- BRIEF SUMMARY OF THE INVENTION
Accordingly, what is needed is an improved method and system for providing directions using GPS navigation systems. The present invention addresses such a need.
The present invention provides an image-based navigation system and method. In response to a user request submitted to a navigation system, the image-based navigation system provides directions to the user, wherein the directions include one or more route segments, and at least one digital image of a view along at least one of the route segments to aid in user navigation. In a further aspect, the directions are provided to the user by displaying a map of the route along with the route segments, wherein when each of the route segments is displayed, any images associated with the corresponding route segment are also displayed.
BRIEF DESCRIPTION OF SEVERAL VIEWS OF THE DRAWINGS
According to the method and system disclosed herein, the present invention provides a user aid to navigation that corresponds to the way people think and provide directions to each other—through visualization of the route.
FIG. 1 is a block diagram of an example map displayed by a conventional navigation system.
FIG. 2 is a block diagram illustrating an image-based navigation system in a preferred embodiment of the present invention.
FIG. 3 is a diagram illustrating the user interface of the image-based navigation system in accordance with the present invention.
FIG. 4 is a flow diagram illustrating the process for updating the display of images while the user is traveling along the route provided by the directory service.
FIG. 5 is a flow diagram illustrating the process of enabling the user to preview upcoming segments of the route by accessing the images associated with the segments.
DETAILED DESCRIPTION OF THE INVENTION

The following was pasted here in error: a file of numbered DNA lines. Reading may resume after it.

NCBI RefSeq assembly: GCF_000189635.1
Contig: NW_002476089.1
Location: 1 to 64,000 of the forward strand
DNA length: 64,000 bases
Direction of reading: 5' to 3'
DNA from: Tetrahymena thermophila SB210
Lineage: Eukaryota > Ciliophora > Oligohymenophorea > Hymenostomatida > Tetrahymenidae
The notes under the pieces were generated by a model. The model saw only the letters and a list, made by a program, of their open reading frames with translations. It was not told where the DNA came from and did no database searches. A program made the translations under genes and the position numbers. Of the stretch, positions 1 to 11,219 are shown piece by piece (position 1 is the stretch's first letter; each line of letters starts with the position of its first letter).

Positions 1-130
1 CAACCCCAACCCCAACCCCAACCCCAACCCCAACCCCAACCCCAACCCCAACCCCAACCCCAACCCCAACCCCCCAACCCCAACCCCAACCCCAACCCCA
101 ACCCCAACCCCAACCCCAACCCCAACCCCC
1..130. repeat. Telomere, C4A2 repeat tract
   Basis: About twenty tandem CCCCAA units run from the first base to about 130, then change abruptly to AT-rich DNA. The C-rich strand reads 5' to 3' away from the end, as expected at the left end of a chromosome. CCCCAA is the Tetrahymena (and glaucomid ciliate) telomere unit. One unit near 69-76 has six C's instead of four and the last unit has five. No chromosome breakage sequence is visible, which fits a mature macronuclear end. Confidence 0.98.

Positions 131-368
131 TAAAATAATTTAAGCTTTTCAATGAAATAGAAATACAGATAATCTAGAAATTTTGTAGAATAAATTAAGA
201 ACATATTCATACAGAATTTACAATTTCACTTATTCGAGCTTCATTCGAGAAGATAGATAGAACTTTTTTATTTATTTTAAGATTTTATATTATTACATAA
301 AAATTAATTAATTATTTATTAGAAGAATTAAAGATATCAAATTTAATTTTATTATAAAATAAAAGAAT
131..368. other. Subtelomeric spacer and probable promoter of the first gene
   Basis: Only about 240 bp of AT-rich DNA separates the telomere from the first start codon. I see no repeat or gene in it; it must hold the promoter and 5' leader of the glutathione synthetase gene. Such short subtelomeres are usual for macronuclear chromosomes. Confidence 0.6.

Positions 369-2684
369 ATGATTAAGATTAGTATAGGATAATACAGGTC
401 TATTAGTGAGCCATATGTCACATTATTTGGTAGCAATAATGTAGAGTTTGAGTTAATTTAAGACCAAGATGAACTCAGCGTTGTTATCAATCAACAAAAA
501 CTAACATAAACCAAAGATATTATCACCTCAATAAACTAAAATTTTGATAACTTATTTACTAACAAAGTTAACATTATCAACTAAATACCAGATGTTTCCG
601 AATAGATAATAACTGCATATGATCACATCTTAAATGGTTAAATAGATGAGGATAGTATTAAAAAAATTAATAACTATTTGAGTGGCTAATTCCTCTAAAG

FIG. 6 is a flow diagram illustrating an embodiment in which the user's current conditions are used to determine which images in a set of available images for a segment are displayed to the user.
The present invention relates to the use of digital images in navigation systems. The following description is presented to enable one of ordinary skill in the art to make and use the invention and is provided in the context of a patent application and its requirements. Various modifications to the preferred embodiments and the generic principles and features described herein will be readily apparent to those skilled in the art. Thus, the present invention is not intended to be limited to the embodiments shown, but is to be accorded the widest scope consistent with the principles and features described herein.
The present invention provides a user interface for navigation systems that more directly corresponds to a user's natural way of navigation. The present invention provides an image based navigation system that incorporates digital images by displaying images of scenes encountered along the route to aid in user navigation. Preferably, the digital images incorporated into the navigation system are taken by users at street level and associated with the location at which they were taken. In response to a user request for directions, the map and directions are provided to the user along with representative images of views along the route. Since people would have taken these images, they would be more useful than just maps—e.g., they would likely be from an eye-level perspective. Further, the images help identify the point of interest within a geographical local that one is navigating toward.